Indeed, here are three clubs in three different stages of crisis. Northampton have addressed it (sacked the DOR) and solved it (found a replacement). Harlequins have addressed it but not yet solved it. Bath are sticking by their man, hoping he catches the breeze; probably the last place they will find it is tomorrow away to Saracens.

With Bath, it is not just Blackadder in a tight situation. He is employed by one of the more impatient employers in the game. Yet it was Craig who sacked Ford and who recruited Blackadder and if you are continually changing the coaching structure, you are continually pressing the reset button and not allowing anything to build. Then it becomes the recruiter whose wisdom is called into question rather than the people he appoints. Craig needs Blackadder to turn it around, for his own sake as well as his club’s.

Of the three clubs, whose position would you rather be in? Easy answer: Northampton. They have clarity and hope rather than uncertainty. As Darbon says, if you pull the trigger in December, it gives you time to get the recruitment right.

From the recruitment process, Darbon came up smelling of roses: within seven weeks, he had signed Chris Boyd, the Super Rugby-winning head coach of Hurricanes, as director of rugby. The pressure is now massively on Ellis and Harlequins to get the recruitment right; last time they went out in search of the best DOR in the world, they ended up promoting Kingston from within the system. That mistake cost them two years of inertia; they cannot get it wrong again.

“Am I glad we have gone through that [recruitment] already — so we have clarity on where we are going?” Darbon says. “Absolutely. Have we found a silver bullet that guarantees success for next season and beyond? I hope so, but we’d be mad to sit here and say yes. But I feel really good about the choices we’ve made.”

Northampton fans must just be wishing for next season so they can start again, though down in crisis-land, life is not as simple as that. “No one’s holding their breath and crossing off the days,” Darbon says, and that is because they first have to ensure that they are playing in the Premiership next season.

Relegation remains a threat, albeit a remote one. If London Irish win their three remaining fixtures, they could catch Northampton. Mathematically, they could still catch Harlequins. Kingston is staying until the end of the season; relegation is an outcome beyond his worst nightmare. The more realistic facts to consider are that London Irish have won only three games all season (two of those were against Harlequins) and their next two are against Exeter Chiefs and Saracens.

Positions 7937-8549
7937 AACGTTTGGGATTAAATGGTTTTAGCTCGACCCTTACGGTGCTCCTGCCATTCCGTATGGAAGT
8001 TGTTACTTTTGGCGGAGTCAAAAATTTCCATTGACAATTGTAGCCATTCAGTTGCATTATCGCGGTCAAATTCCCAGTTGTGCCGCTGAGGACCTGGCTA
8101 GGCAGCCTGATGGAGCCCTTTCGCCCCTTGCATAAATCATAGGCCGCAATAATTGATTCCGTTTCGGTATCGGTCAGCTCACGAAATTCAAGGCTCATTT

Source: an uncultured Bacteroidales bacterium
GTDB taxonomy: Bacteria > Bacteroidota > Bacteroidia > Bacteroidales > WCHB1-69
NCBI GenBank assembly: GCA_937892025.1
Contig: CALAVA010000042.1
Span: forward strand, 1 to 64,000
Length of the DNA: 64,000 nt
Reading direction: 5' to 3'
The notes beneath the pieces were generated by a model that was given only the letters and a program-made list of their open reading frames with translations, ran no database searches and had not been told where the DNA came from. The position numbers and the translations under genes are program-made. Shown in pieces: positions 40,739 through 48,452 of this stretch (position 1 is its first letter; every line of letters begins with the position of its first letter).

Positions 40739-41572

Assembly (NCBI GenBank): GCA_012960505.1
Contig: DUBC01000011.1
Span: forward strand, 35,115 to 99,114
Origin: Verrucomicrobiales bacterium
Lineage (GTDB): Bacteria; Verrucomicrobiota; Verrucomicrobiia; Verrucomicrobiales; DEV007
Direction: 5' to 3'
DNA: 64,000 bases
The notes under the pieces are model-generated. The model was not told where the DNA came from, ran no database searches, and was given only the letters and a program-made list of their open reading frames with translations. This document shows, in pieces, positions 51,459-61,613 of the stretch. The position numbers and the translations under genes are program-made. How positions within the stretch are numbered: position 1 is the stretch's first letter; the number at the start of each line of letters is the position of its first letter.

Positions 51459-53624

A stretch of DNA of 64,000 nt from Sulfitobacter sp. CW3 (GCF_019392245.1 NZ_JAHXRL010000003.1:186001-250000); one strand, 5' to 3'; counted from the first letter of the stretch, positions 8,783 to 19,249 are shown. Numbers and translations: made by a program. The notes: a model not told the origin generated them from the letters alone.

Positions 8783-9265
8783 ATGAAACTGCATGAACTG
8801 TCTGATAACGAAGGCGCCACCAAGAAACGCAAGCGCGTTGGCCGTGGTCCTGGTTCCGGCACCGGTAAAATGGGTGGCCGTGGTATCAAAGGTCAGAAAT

“We’ve got to focus on delivering three really strong performances to guarantee safety,” Darbon said. “We are no fools. We realise we are still in a fight. It’s unlikely that Irish get out of the situation they are in, but it’s possible and until it’s not possible, we are taking it as seriously as you humanly can.”

Indeed they must. They must assure their survival and then start again. They, at least, are well placed for that.

 
Re: Fallen Giants of English Rugby...
talkshowhost86 (IP Logged)
16 April, 2018 09:17
I certainly agree with the article that I'd rather be in Northampton's shoes now than in ours.

I can't help but feel next season is going to be very bitty whilst the new man tries to bring in coaches and his style of play but using players that he has inherited rather than chosen. If the decision had been taken in December, at least then the new DOR could have been involved in our recruitment plans.

The flip side is that the other team mentioned in that article, Bath, show that a new DOR doesn't suddenly miraculously turn things around, and we are going to need to be patient with the new regime.

 
Re: Fallen Giants of English Rugby...
Quinky Kin (IP Logged)
16 April, 2018 13:21
This is interesting:

Quote:
Of course, it is not just a chief executive making these decisions, it is the whole board, but the CEO takes the lead role.

Many on CAW love to rip into Ellis. Of course he's the front man, but it's also possible that he wanted JK gone a long time ago, but has been overruled. Simply making announcements doesn't mean that you agree with what's being announced.

 
Re: Fallen Giants of English Rugby...
T-Bone (IP Logged)
16 April, 2018 13:37
Interesting article.

Shows quite how deluded JK was that he thought we were doing well at Christmas and just needed a fair wind. Perhaps he read DOK's analysis of the roadmap and thought everything was fine. If you can't face up tio the fact that there is a problem, how do you fix it. Same with the "we've trained well" line. Does make you wonder if he really thought we were fine but for bad luck with injuries.

The carrying stat is bizarre. Loads of carries, but seemingly mostly ineffectual

 
Re: Fallen Giants of English Rugby...
CPB62 (IP Logged)
16 April, 2018 13:42
Is it a coincidence that a lot of the players that didn't perform for Lancaster were at Quins and Saints, wonder if there are players at these clubs that are rather too big for their boots and unrest spreads.

 
Re: Fallen Giants of English Rugby...